27: In mid-October 2003, the ICRC (International Committee of the Red Cross) visited persons deprived of their liberty undergoing interrogation by military intelligence officers in Unit 1A, the "isolation section" of "Abu Ghraib" Correctional Facility. Most of these persons deprived of their liberty had been arrested in early October. During the visit, ICRC delegates directly witnessed and documented a variety of methods used to secure the cooperation of the persons deprived of their liberty with their interrogators. In particular they witnessed the practice of keeping persons deprived of their liberty completely naked in totally empty concrete cells and in total darkness, allegedly for several consecutive days. Upon witnessing such cases, the ICRC interrupted its visits and requested an explanation from the authorities. The military intelligence officer in charge of the interrogation explained that this practice was "part of the process...."

The ICRC documented other forms of ill-treatment, usually combined with those described above, including threats, insults, verbal violence, sleep deprivation caused by the playing of loud music or constant light in cells devoid of windows, light handcuffing with flexi-cuffs causing lesions and wounds around the wrists. Punishment included being made to walk in the corridors handcuffed and naked, or with women's underwear on the head, or being handcuffed either dressed or naked to the bed bars or the cell door. Some persons deprived of their liberty preented physical marks and psychological symptoms, which were compatible with these allegations.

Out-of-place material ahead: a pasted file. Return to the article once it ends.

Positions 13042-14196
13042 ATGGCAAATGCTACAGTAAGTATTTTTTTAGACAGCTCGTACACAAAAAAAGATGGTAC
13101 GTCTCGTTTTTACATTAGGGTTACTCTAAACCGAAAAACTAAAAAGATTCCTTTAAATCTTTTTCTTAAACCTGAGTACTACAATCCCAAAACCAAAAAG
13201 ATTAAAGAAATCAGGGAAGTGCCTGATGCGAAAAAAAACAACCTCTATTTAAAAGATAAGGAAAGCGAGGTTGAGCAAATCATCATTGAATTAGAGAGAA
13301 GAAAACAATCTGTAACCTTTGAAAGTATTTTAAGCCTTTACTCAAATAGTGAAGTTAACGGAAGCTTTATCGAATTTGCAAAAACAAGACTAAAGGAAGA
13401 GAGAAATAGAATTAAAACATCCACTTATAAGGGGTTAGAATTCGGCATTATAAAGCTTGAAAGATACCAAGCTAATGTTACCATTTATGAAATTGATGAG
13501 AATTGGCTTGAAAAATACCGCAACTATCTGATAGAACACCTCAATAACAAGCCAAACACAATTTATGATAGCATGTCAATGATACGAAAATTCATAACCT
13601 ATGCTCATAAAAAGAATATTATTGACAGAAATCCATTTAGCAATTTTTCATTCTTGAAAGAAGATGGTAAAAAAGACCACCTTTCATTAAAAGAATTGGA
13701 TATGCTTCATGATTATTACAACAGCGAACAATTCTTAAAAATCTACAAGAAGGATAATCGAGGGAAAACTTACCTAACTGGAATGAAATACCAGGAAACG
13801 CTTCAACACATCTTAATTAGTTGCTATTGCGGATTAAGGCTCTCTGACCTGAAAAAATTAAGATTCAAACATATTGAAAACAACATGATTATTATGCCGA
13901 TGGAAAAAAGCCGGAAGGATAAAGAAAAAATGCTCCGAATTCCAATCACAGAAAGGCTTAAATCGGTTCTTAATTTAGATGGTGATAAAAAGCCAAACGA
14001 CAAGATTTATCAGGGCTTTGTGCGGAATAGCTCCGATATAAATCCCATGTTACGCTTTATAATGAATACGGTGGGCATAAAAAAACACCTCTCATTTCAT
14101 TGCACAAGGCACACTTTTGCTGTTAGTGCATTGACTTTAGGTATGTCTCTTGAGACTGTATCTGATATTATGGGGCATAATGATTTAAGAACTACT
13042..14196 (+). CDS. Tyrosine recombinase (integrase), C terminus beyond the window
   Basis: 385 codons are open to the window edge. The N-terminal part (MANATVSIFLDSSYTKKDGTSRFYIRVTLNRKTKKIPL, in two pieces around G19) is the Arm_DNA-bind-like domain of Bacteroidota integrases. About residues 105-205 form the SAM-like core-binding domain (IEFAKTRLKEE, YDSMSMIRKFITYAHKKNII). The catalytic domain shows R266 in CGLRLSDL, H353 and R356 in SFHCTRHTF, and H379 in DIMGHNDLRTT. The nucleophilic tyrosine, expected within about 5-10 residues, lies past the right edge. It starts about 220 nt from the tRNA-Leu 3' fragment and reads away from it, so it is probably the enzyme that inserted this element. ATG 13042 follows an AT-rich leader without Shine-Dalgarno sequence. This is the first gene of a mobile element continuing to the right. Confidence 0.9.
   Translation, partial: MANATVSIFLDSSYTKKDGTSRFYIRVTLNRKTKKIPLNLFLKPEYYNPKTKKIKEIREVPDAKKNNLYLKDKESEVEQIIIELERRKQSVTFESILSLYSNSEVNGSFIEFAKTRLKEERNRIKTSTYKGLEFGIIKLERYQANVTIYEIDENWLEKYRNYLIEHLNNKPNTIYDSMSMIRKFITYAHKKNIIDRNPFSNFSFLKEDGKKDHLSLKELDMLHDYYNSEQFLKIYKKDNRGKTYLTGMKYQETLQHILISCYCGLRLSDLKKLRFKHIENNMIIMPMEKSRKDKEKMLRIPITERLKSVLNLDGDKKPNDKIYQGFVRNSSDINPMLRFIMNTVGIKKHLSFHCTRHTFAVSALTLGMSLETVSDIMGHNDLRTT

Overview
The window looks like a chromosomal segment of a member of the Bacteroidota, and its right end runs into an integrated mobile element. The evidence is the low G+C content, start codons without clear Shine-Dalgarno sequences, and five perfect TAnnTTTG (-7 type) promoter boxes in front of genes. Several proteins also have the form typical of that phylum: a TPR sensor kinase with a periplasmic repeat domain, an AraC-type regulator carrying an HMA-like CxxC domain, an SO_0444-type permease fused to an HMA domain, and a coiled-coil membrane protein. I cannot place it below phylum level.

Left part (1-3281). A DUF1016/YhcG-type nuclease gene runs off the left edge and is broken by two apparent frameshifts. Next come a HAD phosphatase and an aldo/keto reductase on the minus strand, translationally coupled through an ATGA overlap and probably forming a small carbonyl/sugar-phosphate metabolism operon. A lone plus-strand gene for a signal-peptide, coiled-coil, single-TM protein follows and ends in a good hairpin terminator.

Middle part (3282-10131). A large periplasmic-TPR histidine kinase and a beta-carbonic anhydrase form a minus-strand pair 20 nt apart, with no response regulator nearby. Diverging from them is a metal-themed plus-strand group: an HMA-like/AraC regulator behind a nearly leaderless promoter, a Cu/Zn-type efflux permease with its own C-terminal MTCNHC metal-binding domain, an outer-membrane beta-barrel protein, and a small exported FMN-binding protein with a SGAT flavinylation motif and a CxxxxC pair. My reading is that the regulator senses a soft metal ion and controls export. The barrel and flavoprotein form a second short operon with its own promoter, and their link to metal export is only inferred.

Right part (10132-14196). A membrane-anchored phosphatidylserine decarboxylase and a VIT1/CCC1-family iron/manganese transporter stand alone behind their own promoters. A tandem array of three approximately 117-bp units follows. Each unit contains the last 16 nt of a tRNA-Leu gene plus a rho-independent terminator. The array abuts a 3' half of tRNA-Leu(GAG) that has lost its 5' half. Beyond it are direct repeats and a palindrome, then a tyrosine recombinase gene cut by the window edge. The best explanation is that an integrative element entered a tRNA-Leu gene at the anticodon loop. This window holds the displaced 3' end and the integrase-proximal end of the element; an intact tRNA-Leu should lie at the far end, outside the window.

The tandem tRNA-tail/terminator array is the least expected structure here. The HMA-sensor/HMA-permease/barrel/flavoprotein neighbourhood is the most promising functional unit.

The ICRC medical delegate examined persons deprived of their liberty presenting signs of concentration difficulties, memory problems, verbal expression difficulties, incoherent speech, acute anxiety reactions, abnormal behaviour and suicidal tendencies. These symptoms appeared to have been caused by the methods and duration of interrogation. One person held in isolation that the ICRC examined, was unresponsive to verbal and painful stimuli. His heart rate was 120 beats per minute and his respiratory rate 18 per minute. He was diagnosed as suffering from somatoform (mental) disorder, specifically a conversion disorder, most likely due to the ill-treatment he was subjected to during interrogation.

According to the allegations collected by the ICRC, detaining authorities also continued to keep persons deprived of their liberty during the period of interrogation uninformed of the reason for their arrest. They were often questioned without knowing what they were accused of. They were not allowed to ask questions and were not provided with an opportunity to seek clarification about the reason for their arrest. Their treatment tended to vary according to their degree of cooperation with their interrogators: those who cooperated were afforded preferential treatment such as being allowed contacts with other persons deprived of their liberty, being allowed to phone their families, being given clothes, bedding equipment, food, water or cigarettes, being allowed access to showers, being held in a lit cell, etc.